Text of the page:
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Macular Degeneration

What is Macular Degeneration

Macular degeneration is an accumulation of deposits in the retina that causes loss of function of the specific portion of the retina used for central vision (the macula).  This causes difficulty with activities such as reading, driving, and recognizing faces. The macula is a highly specialized area of the retina which is 100 times more sensitive to detail that the rest of the retina and is responsible for color discrimination. Even in its most severe form, macular degeneration will not cause total blindness as it does affect peripheral (side) vision, so people can lead independent lives in familiar environments.

Macular degeneration has two basic forms:  wet and dry. The dry form is much more common, encompassing about 90% of people with macular degeneration, and typically causes a gradual decrease in vision most noticeable when reading.  It almost always occurs in both eyes, but may be worse in one eye. Once a patient has been diagnosed with dry macular degeneration, it may remain dry or can undergo a sudden change to the wet form.  Wet macular degeneration occurs when blood (or fluid from blood vessels) enters the macula and damages the sensitive retinal tissue. The blood comes through a barrier layer behind the retina that breaks down as a result of the process of macular degeneration.  Exactly why some eyes convert to wet macular degeneration is not know; however, there is often a subtle change in the vision that may serve as a warning sign. It is important to diagnose and treat wet macular degeneration as soon as possible in hopes of preserving the best vision possible.

What are the Risk Factors?

Age is the biggest risk factor for macular degeneration.  It is very unlikely in people under the age of 50, while it is the leading cause of blindness in Americans over the age of 55.  Racial differences also play a large role in the likelihood of macular degeneration. The condition is far more likely to occur in Caucasians and rare in African-American, Asians, and Hispanics.  The two main risks factors that you can control are smoking and sun exposure. Long-term exposure to UV light from the sun’s rays increases the risk of developing macular degeneration. The effects of UV exposure seem to be cumulative over the years, so high quality sunglasses with UVA and UVB protection is recommended.  Cigarette smoking also increases the risk of developing macular degeneration. Like sun exposure, the effects of smoking are cumulative and even being a former smoker can put you at a higher risk.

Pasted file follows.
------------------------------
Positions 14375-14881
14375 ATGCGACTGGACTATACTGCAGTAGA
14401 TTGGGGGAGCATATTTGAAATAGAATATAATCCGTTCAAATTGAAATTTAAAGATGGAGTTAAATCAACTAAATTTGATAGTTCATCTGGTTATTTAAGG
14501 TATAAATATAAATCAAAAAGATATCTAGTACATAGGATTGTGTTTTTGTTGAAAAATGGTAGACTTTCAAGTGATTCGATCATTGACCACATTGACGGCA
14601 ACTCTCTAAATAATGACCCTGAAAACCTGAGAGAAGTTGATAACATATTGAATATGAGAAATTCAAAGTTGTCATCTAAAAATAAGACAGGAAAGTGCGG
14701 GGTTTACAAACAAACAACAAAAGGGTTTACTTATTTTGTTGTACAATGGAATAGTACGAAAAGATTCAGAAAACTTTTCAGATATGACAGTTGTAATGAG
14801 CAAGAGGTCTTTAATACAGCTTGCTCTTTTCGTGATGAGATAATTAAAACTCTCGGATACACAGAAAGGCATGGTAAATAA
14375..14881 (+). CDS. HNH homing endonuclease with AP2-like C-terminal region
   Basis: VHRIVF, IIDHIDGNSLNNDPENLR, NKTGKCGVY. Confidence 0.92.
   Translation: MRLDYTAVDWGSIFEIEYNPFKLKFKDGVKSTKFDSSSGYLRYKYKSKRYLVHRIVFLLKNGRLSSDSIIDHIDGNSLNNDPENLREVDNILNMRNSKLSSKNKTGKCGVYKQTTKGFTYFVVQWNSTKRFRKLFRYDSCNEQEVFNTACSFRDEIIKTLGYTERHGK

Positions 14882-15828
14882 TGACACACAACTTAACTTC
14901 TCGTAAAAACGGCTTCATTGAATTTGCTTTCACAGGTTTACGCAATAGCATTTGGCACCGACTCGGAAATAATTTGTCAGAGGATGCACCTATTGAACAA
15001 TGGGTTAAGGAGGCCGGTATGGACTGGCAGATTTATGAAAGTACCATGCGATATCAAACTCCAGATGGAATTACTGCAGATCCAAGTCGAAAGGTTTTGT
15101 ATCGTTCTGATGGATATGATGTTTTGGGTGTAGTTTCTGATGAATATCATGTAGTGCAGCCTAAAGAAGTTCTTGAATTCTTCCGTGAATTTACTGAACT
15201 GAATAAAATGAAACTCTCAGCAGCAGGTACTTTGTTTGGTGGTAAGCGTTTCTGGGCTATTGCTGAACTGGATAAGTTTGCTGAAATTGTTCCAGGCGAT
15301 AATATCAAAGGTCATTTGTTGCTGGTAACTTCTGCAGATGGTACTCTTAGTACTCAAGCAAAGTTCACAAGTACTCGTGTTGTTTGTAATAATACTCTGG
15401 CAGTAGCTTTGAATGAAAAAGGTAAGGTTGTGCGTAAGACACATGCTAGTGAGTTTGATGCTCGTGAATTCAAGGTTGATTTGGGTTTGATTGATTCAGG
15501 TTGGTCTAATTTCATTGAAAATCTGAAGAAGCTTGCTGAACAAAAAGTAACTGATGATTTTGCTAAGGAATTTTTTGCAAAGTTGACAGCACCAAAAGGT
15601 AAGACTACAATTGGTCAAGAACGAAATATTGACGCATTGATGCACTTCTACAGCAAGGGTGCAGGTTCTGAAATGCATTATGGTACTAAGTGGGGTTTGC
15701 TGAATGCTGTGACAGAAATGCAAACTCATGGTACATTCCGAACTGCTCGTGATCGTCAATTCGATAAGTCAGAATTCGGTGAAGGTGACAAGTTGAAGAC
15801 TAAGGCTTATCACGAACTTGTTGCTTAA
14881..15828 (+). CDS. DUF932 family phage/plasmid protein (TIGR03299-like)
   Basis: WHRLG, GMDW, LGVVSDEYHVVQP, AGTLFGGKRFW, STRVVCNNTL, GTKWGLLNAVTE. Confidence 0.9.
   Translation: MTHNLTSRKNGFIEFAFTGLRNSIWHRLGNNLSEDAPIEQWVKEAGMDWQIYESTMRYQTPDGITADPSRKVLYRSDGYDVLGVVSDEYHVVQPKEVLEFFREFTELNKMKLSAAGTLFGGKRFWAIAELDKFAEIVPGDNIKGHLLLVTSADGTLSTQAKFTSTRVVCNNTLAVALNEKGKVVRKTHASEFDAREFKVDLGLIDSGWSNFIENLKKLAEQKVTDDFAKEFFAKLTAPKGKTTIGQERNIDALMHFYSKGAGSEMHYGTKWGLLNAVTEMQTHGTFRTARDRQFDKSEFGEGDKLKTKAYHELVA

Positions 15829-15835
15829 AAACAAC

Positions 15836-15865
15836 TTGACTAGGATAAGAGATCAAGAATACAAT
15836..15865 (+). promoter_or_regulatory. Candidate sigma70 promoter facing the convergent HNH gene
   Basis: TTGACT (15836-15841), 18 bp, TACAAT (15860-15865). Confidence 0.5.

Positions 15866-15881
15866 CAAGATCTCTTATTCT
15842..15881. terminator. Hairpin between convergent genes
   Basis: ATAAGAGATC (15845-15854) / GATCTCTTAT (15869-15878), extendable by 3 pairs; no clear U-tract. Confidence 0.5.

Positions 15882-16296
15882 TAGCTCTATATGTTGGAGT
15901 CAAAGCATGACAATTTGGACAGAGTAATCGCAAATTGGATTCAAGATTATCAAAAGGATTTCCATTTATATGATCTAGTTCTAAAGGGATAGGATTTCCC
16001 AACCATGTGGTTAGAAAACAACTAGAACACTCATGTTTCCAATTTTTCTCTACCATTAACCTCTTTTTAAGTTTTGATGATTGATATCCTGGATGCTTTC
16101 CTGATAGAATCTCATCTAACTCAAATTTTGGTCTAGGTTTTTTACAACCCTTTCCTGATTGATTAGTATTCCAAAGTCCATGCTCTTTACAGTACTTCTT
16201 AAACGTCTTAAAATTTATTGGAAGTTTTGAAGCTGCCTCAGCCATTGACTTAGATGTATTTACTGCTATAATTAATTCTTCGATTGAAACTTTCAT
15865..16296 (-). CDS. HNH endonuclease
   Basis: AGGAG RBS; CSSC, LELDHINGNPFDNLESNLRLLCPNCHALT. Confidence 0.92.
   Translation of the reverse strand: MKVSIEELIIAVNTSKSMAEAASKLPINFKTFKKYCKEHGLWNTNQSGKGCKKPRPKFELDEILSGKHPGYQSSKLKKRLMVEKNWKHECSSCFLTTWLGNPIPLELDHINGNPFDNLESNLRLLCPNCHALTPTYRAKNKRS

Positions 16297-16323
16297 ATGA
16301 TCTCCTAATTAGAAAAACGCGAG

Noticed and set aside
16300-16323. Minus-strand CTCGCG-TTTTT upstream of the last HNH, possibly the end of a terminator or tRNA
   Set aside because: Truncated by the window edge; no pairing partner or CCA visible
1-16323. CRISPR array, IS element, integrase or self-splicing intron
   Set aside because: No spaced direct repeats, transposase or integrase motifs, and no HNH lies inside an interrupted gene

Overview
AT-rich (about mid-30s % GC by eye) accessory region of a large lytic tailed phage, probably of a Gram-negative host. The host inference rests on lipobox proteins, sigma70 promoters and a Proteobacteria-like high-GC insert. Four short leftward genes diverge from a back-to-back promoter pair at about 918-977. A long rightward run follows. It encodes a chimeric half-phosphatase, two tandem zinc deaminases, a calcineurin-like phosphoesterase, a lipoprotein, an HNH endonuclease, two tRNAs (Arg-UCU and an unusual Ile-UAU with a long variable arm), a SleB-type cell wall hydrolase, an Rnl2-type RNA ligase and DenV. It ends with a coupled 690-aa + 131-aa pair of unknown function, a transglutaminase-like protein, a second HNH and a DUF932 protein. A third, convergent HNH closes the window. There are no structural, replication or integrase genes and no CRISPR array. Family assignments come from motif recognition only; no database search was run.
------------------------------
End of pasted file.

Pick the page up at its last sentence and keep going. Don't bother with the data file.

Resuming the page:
How is it Diagnosed?

Most patients will notice a gradual loss of focusing ability, but many have no symptoms in the early stages of the disease.  Occasionally, visual changes such as distortion of straight lines, missing areas of central vision or fuzzy areas may be seen.  Since these symptoms also occur in conditions such as cataracts or retinal disease, a comprehensive examination of your eyes is necessary.  In the wet form of the condition, a dramatic change in the vision occurs very rapidly in the affected eye.

The diagnosis is made by one of our optometrists after examining your eyes following dilation of the pupils.  The macula undergoes characteristic changes in appearance that lead to the diagnosis of macular degeneration. The examination will also allow us to determine whether you have the dry or wet type.  Photographs and/or retinal scans are often used to monitor progression through time.

How is it Prevented?

A diet rich in dark leafy green vegetables (spinach, kale, collard greens, etc)and bright colored vegetables (bell peppers, tomatoes, carrots) is important in protecting the sensitive macula.  Sun protection with UVA and UVB sunglasses is imperative to prevent sun damage that can lead to macular degeneration.

How is it Treated?

The treatment for macular degeneration depends on whether the condition is wet or dry.  For the dry type of macular degeneration, vitamins containing antioxidants and/or carotenoids are beneficial in slowing the progression of dry macular degeneration.  Depending on the degree of macular damage, your doctor may recommend AREDS 2 (containing lutein and zeaxanthin) and/or omega 3 supplements with can help reduce progression.  In wet macular degeneration, intraocular injections and/or laser surgery may be necessary to help partially restore lost vision and prevent further progression.

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